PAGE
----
Archive for December, 2007

How to Improve Math Scores? Get them playing!

Friday, December 7th, 2007

There is a local produce stand in Union County I frequent.  Every time I make my purchases  the clerk moves her pencil  down the price notations she has written on the paper bag she has filled with my vegetables.   After a few seconds she has a total  amount owed from that long column of numbers.
Then she adds the column up bottom to top to check her addition.  No calculator!  No electronic register!
When I hand her my cash to pay she gives me the correct change!  Imagine that!
Last week I asked her how she developed the skill of “adding in her head!”
She replied, “I play cards with my family and chess with my brother and Dad.”

The clerk is 16 years old.

That special skill is one that is seldom seen anymore.  No wonder math scores are down. 
How can your afterschool program build on math skills?
Perhaps to get kids learning, afterschool programs need to get them playing .

The Boys and Girls Club of Hudson County sponsored a Chess Tournament last year.
The response was amazing!

So what can your program do these dark cold afternoons?
-Is there a chess set that sits in the cupboard-pull it out! 
-Those  packs of unopened playing cards-pull them out!  Play CANASTA and MICHIGAN RUMMY,why not BRIDGE?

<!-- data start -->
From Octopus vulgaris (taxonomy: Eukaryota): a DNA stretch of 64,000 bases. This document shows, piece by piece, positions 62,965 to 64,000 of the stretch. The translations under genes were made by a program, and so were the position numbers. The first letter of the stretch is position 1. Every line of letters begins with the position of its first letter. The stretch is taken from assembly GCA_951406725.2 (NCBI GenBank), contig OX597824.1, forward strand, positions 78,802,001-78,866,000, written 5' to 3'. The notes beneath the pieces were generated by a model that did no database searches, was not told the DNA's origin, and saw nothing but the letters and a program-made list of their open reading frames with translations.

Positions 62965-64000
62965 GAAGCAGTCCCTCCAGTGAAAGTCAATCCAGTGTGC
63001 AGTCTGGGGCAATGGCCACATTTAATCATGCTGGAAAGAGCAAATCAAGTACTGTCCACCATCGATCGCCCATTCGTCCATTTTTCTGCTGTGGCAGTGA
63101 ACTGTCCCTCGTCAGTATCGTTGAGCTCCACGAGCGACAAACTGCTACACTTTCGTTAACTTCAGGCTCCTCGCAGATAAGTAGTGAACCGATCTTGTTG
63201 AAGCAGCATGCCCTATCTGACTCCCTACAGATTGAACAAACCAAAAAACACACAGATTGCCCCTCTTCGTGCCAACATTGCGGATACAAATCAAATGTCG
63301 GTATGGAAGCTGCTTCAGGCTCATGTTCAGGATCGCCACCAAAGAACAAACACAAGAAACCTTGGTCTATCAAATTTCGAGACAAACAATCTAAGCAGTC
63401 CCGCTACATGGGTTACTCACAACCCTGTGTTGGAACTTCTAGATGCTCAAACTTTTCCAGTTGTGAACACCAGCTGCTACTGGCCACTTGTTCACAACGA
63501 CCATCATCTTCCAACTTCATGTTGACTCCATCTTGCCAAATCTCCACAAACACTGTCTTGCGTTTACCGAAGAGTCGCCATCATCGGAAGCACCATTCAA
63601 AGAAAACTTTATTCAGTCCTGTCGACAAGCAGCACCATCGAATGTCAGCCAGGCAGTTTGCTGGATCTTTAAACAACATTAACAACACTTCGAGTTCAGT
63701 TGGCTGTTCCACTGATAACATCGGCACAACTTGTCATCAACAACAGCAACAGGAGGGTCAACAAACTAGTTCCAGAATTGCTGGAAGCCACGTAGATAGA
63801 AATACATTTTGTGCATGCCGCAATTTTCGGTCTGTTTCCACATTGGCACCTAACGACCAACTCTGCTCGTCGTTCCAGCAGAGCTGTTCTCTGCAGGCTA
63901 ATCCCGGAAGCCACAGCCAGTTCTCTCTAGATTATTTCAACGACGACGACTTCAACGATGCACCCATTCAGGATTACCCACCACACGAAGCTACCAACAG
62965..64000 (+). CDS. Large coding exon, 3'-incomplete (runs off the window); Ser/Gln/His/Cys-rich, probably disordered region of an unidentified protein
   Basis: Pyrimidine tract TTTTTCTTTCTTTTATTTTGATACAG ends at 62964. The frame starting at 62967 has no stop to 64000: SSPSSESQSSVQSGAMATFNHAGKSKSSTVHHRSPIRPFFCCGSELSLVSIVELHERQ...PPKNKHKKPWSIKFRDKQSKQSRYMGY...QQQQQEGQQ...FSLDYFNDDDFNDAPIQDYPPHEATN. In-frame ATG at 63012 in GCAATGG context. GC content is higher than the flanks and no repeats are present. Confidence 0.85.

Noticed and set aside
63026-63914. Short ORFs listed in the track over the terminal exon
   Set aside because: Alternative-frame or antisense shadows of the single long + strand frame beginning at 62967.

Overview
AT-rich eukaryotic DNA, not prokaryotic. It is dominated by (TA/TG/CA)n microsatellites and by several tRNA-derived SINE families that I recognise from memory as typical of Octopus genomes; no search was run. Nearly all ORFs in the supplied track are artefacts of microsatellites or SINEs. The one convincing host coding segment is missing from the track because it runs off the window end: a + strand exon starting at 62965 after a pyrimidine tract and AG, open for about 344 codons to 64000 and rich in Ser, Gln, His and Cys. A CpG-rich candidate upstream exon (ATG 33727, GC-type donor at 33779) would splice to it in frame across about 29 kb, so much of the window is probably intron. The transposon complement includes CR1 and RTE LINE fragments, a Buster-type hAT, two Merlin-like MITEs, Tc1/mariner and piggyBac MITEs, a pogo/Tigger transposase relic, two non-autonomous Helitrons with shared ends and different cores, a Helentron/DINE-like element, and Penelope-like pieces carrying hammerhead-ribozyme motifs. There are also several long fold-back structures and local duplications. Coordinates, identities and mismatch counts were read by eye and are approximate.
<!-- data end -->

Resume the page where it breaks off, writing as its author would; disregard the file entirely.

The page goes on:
– What card games do your staff know and love to play?
Have them teach the children.  Perfect thing for a volunteer to do-play chess or cards.

Keep NJSACC posted on games your program has introduced to youth this winter.
 Read this article from the Star Tribune:

Fourth-graders at Forest Lake Elementary are learning math skills and more from chess and cribbage.

By Ben Goessling, Star Tribune

Last update: November 26, 2007 – 3:44 PM

It’s shortly after noon on a Tuesday at Forest Lake Elementary School, and a crowd is forming around fourth-grader Jessica Palomino.

She stares across at Christian Forster, anticipating his next moves as he tries an attack that could knock her out of the game. She counters, steadying herself while glancing at the players on either side as classmates wait to see what will happen next.

“You need vision to see how other people are going to think,” she says. “There’s a lot of strategy to this game.”

This isn’t on a playground at recess. It’s in front of a chess board during math class.

The fourth-graders at Forest Lake Elementary are learning chess and cribbage — and the computation and strategic thinking skills that go with them — as part of a new program teachers hope will put lessons into practice and give students more constructive entertainment options at home.

“It’s amazing how many of these kids never played Yahtzee or chess or cribbage,” fourth-grade teacher Julie Larson said. “This is so much better than a video game. This is something they can do with their grandparents.”

Larson and fellow fourth-grade teacher Jill Atchison started the program this year, bringing in parent volunteers every Friday to teach students chess and cribbage.

Now that the kids know how to play, they pull the games out whenever they have some free time at the end of their math session.

They’re inadvertently practicing addition and multiplication when scoring a cribbage game. Chess brings a study of risk and reward strategies, especially in the four-way game that’s become the class favorite.

But the benefits have gone beyond even what Larson expected.

She’s been continually surprised by what her students say they get out of the games, like when Forster talks about learning how to predict outcomes and other students say they learn sports strategy from chess.